Cuisine The link between cannabis and cuisine is quite possibly as old as cuisine and cannabis themselves! From April 20th, the temporary exhibition ‘Cannabis Cuisine’ at the Hash Marijuana & Hemp Museum in Barcelona sets the table for a dinner full of hemp, invites you to devour the history of cannabis edibles and orders you a delicious dessert of recipes!
To celebrate April 20th 2017, the date celebrated throughout the cannabis-consuming community as being linked to the “magic cannabis number” 420, there are many events taking place all around the world. From picnics to marches, small gatherings to street parades, with a little searching it is possible to find something that suits your mood and location.
If you are lucky enough to be in Barcelona for the 20th of April this year, you can attend the grand opening of a new free exhibition on the ground floor of the Spanish wing of the Hash Marihuana & Hemp Museum. Titled ‘Cannabis Cuisine’, it explores the relationship between the sensual enjoyment of food and the psychedelic enjoyment of cannabis.
How did cooking with cannabis begin?
It is likely that the psychoactive effects were discovered at around the same time as cooking with fire. Decarboxylation is necessary to convert the THCA into THC, a process that begins when the buds are dried and cured. This would have most likely been practiced by our ancestors in order to preserve the seeds, and as they were doing everything by hand, it is very probable that significant amounts of plant matter would have remained on the seeds – enough to cause a high when they were eaten, especially if they had been toasted or baked first. Herodotus wrote about the Scythians throwing hempseed onto hot stones as a form of incense, and this may also have contributed to early peoples discovering the mind-expanding properties of this ritual.
Coming soon – Sensi Food!
Just as millennia ago, the nutritional qualities of hempseed are just as magical as the consciousness-expanding attributes of cannabinoids! The seeds contain vitamin E, iron, all the essential amino acids and a balance of omega 3, 6 and 9 that is optimal for human health. If anything deserves to be called a “superfood”, it is definitely hempseed. The seeds may be eaten whole or shelled, raw or toasted, plain or flavoured. Seeds can also be pressed for oil, and ground into flour and protein powder.
With this in mind, Sensi Seeds will soon be launching Sensi Food – a new range of hempseed-based culinary products to enable you to get the most from this brilliant source of nutrition. To begin with, the line will consist of cold-pressed hempseed oil in 250ml and 500ml bottles; shelled hempseed; and hemp protein powder that can be mixed into smoothies, cereals and protein-rich shakes. All of these products are made from certified organic hempseed grown in Europe, and contain no additives. Vegans and others wishing to embrace a plant-based diet will be especially excited about these new members of the Sensi Seeds family, as hempseed is arguably the best non-animal source of protein.
Cannabis cuisine in China
The villagers of Bama Yao, a town in the pastoral province of Guangxi in China, already know it is very easy to incorporate hemp into any meal – and they know the value of doing so! Life expectancy in Bama Yao is well over 100 years for its inhabitants. Scientists believe their secret to longevity is in their diet, which includes lots of hempseed. And Bama Yao is by no means the only place in Asia that takes advantage of the plentiful seeds. China has been known both inside and outside its borders as ‘the land of hemp and mulberry’ for hundreds, if not thousands of years, and toasted hemp seeds have been a common snack food there for about the same amount of time. Neighbouring Nepal relies on hempseed oil from local sources for cooking; Tibet uses the seeds as a staple ingredient in a traditional tea called ‘ma’ley’. There is even a Chinese creation myth that has hempseed appearing as a literal gift from the gods, one of the ‘Five Sacred Grains’.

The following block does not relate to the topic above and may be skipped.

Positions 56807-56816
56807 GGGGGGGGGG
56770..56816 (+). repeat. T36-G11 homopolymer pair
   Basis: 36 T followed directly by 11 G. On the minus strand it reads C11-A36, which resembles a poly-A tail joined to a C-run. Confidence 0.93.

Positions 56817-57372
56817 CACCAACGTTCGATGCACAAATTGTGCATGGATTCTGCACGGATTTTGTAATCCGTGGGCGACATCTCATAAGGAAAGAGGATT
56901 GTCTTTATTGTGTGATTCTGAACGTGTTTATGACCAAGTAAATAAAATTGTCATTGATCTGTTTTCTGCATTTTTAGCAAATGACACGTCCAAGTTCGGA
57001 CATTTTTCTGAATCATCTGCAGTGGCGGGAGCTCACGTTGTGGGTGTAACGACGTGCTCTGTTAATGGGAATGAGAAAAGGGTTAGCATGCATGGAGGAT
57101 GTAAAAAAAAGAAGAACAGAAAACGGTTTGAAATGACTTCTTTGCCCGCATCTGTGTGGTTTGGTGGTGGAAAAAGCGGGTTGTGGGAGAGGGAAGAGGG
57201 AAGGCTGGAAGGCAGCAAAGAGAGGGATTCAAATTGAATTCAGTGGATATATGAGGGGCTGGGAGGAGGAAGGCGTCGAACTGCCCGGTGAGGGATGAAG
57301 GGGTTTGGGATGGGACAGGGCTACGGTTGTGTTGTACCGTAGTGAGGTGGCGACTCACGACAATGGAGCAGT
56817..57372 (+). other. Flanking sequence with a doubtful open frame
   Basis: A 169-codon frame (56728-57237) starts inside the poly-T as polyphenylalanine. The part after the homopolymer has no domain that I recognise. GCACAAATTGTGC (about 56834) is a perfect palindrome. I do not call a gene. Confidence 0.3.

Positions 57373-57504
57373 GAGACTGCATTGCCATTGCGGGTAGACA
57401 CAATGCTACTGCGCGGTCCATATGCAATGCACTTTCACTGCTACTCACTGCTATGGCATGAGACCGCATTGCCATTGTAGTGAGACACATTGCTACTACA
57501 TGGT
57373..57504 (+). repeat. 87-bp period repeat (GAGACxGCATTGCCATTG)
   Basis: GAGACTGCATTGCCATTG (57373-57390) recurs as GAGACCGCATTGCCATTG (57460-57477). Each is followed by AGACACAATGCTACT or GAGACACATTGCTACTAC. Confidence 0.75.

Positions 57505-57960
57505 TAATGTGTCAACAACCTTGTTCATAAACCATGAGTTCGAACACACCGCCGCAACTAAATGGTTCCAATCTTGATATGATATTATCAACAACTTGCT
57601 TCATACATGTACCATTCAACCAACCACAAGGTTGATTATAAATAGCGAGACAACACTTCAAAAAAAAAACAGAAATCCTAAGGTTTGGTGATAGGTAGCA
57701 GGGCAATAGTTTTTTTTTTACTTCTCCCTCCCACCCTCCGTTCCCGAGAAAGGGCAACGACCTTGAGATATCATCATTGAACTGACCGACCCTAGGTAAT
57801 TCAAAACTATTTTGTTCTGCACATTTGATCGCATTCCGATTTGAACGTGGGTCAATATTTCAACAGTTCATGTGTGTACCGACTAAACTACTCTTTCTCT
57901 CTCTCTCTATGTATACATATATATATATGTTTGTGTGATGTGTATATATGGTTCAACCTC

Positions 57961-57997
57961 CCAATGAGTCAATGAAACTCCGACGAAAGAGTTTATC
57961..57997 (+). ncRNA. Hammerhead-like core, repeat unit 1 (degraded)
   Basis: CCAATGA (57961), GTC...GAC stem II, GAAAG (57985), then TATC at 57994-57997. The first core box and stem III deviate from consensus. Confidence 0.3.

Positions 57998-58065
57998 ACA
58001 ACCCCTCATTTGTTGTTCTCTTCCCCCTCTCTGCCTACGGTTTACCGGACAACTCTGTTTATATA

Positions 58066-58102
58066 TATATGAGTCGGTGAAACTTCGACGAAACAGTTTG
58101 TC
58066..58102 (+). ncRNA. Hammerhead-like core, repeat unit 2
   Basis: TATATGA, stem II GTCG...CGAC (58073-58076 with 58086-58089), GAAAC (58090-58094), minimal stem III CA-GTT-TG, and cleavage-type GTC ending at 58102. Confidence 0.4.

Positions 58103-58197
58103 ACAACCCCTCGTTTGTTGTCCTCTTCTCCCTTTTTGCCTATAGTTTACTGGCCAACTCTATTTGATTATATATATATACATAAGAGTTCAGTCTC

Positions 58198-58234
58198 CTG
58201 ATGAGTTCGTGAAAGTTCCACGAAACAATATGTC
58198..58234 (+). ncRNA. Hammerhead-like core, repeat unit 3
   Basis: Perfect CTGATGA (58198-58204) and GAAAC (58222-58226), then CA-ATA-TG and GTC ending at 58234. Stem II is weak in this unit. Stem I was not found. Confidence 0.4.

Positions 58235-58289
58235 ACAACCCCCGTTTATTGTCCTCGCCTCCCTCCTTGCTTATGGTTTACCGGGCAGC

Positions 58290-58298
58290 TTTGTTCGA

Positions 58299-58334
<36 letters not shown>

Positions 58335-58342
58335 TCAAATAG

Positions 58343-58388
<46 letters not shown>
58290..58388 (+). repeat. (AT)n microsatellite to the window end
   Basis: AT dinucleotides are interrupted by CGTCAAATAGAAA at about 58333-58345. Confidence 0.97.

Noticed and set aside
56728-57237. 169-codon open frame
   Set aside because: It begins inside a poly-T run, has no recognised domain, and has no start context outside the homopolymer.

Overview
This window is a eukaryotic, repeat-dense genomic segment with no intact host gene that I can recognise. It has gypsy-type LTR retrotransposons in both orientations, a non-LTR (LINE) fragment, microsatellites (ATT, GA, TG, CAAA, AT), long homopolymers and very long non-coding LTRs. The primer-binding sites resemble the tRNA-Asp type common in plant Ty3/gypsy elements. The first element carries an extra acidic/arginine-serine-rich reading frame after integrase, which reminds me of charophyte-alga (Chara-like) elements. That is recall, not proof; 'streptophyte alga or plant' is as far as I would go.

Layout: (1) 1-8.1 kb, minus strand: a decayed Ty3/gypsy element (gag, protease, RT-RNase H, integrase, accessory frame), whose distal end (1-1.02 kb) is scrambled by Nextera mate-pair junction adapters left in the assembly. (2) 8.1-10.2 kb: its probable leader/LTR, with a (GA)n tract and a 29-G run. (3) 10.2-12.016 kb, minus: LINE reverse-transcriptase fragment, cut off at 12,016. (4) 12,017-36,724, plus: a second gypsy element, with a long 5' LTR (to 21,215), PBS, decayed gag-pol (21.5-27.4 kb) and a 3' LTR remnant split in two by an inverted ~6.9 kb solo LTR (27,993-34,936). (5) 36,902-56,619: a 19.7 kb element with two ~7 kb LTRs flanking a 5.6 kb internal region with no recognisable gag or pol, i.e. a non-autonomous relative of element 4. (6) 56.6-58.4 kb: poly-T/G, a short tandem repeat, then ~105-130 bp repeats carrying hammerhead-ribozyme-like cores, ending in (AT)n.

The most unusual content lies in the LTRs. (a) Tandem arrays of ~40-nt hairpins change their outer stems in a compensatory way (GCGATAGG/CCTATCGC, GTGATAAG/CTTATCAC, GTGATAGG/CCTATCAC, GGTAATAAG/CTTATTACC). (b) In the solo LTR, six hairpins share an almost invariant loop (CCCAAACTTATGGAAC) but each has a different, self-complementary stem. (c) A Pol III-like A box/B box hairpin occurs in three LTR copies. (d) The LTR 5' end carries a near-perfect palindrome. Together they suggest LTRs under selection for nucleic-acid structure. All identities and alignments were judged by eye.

Contemporary cannabis cuisine
With the increasing spread of legislation enabling both medicinal and recreational cannabis use, and the decreasing popularity of smoking as a consumption method, there is currently an interest in cannabis edibles unlike anything previously seen. Cannabis dinner parties are experiencing a surge in popularity, and there are even cooking shows and books dedicated to psychedelic cuisine. The collaboration of Snoop Dogg and Martha Stewart, something that would have been dismissed as a literal pipedream only a decade ago, now seems (almost) normal.
There are plenty of anecdotal reports of a diet rich in hempseed helping the symptoms of arthritis, skin complaints such as psoriasis, and even high blood pressure. On the scientific side, there is research to back this up too. Interestingly, new research is pointing to a link between eating disorders and a deficiency in the endocannabinoid system. So cannabis and hemp working together are a powerful combination when it comes to having a healthy body and a healthy diet!
The exhibition at the Hash Marihuana & Hemp Museum in Barcelona will not only demonstrate the long history of cannabis cookery, but also provide visitors with cannabis recipes to take home with them and try out for themselves. Don’t miss this unique and fascinating look at the past, present and future of cannabis cuisine!
Opening: Thursday, 20th April 2017 (Weed Day), at 8.00 p.m.
Organisation: Hash Marihuana & Hemp Museum Amsterdam/Barcelona
Address: Palau Mornau’s ground floor. Carrer Ample 35, Barcelona
Dates: 20th April 2017 – 30th September 2017
Exibit hours: 10.00 a.m. – 10.00 p.m.
Entrance: free admission to the temporary exhibition; please check our entrance prices to visit the permanent exhibition.